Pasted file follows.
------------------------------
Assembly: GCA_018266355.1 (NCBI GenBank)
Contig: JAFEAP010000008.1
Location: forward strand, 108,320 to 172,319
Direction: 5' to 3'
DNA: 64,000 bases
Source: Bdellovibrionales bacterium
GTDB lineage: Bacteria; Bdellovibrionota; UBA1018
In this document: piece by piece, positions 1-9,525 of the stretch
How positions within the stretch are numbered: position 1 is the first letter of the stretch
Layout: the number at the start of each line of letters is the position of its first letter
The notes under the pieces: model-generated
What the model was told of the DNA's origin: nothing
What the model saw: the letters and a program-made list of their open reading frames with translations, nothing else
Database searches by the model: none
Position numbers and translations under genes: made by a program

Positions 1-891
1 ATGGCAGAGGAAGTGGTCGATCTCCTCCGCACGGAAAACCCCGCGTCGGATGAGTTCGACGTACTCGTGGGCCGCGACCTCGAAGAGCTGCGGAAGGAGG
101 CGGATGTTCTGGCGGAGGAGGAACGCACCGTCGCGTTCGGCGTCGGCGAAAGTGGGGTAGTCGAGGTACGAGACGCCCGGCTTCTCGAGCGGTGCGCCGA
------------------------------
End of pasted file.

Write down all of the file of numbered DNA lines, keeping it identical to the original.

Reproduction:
Assembly: GCA_018266355.1 (NCBI GenBank)
Contig: JAFEAP010000008.1
Location: forward strand, 108,320 to 172,319
Direction: 5' to 3'
DNA: 64,000 bases
Source: Bdellovibrionales bacterium
GTDB lineage: Bacteria; Bdellovibrionota; UBA1018
In this document: piece by piece, positions 1-9,525 of the stretch
How positions within the stretch are numbered: position 1 is the first letter of the stretch
Layout: the number at the start of each line of letters is the position of its first letter
The notes under the pieces: model-generated
What the model was told of the DNA's origin: nothing
What the model saw: the letters and a program-made list of their open reading frames with translations, nothing else
Database searches by the model: none
Position numbers and translations under genes: made by a program

Positions 1-891
1 ATGGCAGAGGAAGTGGTCGATCTCCTCCGCACGGAAAACCCCGCGTCGGATGAGTTCGACGTACTCGTGGGCCGCGACCTCGAAGAGCTGCGGAAGGAGG
101 CGGATGTTCTGGCGGAGGAGGAACGCACCGTCGCGTTCGGCGTCGGCGAAAGTGGGGTAGTCGAGGTACGAGACGCCCGGCTTCTCGAGCGGTGCGCCGA